Peninsula Private brings robot benefits to regions

Dr Charles Pilgrim and Kerri Jones with Peninsula Private Hospital’s new da Vinci XI machine.

Patients in Victoria’s Frankston and Mornington regions will no longer have to travel to Melbourne for ‘revolutionary’ robot surgery thanks to Peninsula Private Hospital’s latest investment.

The Frankston-based facility has bought the renowned da Vinci Xi machine, whose advanced technology has helped to significantly improve patient outcomes according to published reviews.

Its use has led to fewer overall complications, a shorter stay in hospital and less pain than for those people who have open surgery.

“We are the first hospital in the region to offer da Vinci Xi robotic surgery and we’re delighted to provide this option for our patients and specialists alike,” Peninsula Private Hospital CEO Michelle Henderson said.

“For patients, the technology will be available at no additional out-of-pocket expense, which allows our surgeons to choose the best surgical approach for each individual.”

Specialist surgeon Dr Charles Pilgrim said robotic surgery could revolutionise the way traditional keyhole operations are performed.

“It simply makes surgery easier, more precise and more efficient. It is computer-enhanced surgery and actually improves the surgeon’s skill because there are things the robot can do that the human hand and fingers struggle with,” Dr Pilgrim said.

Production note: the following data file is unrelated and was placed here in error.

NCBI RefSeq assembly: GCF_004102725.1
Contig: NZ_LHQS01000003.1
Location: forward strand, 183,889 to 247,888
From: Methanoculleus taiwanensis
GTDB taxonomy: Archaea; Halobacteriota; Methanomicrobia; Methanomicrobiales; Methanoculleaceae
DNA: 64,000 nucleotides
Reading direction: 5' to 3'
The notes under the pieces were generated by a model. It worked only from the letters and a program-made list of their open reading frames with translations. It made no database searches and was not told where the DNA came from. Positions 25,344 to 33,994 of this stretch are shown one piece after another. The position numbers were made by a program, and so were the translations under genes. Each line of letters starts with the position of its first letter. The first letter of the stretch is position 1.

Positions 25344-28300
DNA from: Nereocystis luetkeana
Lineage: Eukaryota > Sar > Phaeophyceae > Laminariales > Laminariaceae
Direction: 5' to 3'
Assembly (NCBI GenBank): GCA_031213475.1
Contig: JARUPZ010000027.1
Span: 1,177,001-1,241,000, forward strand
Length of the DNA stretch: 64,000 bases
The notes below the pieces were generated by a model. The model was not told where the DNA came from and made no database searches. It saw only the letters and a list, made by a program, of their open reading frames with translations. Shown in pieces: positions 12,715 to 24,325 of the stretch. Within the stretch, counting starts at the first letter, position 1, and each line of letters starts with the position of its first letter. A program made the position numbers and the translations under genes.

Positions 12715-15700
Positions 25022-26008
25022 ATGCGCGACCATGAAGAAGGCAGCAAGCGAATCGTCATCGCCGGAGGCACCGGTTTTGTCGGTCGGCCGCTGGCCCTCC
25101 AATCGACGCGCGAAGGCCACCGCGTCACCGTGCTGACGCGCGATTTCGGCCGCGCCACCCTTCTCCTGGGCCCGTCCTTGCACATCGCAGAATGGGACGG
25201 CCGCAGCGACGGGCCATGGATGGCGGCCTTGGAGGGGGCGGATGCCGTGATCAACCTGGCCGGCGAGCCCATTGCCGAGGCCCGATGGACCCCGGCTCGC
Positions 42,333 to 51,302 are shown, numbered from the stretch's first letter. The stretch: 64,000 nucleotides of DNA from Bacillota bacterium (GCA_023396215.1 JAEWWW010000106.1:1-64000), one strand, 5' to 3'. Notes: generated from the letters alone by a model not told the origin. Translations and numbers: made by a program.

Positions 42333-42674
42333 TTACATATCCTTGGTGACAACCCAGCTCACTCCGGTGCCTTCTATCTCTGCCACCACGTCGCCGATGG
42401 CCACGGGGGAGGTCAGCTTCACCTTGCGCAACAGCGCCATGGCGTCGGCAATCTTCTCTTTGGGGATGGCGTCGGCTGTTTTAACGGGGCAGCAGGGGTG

“The robot holds the surgical instruments perfectly still and in exactly the location the surgeons direct, which provides a more stable platform to carry out complex tasks.”

The da Vinci Xi is designed to enhance a surgeon’s capabilities by providing improved control, precision and movements.

It features anatomical access, crystal-clear 3DHD vision and a platform designed to seamlessly integrate future innovations.

“The new robotic instruments are like an extension of the surgeon’s hands and fingers with equal, if not improved dexterity over the human hand. Even difficult operations seem easier and less physically tiring for the surgeon,” Dr Pilgrim added.

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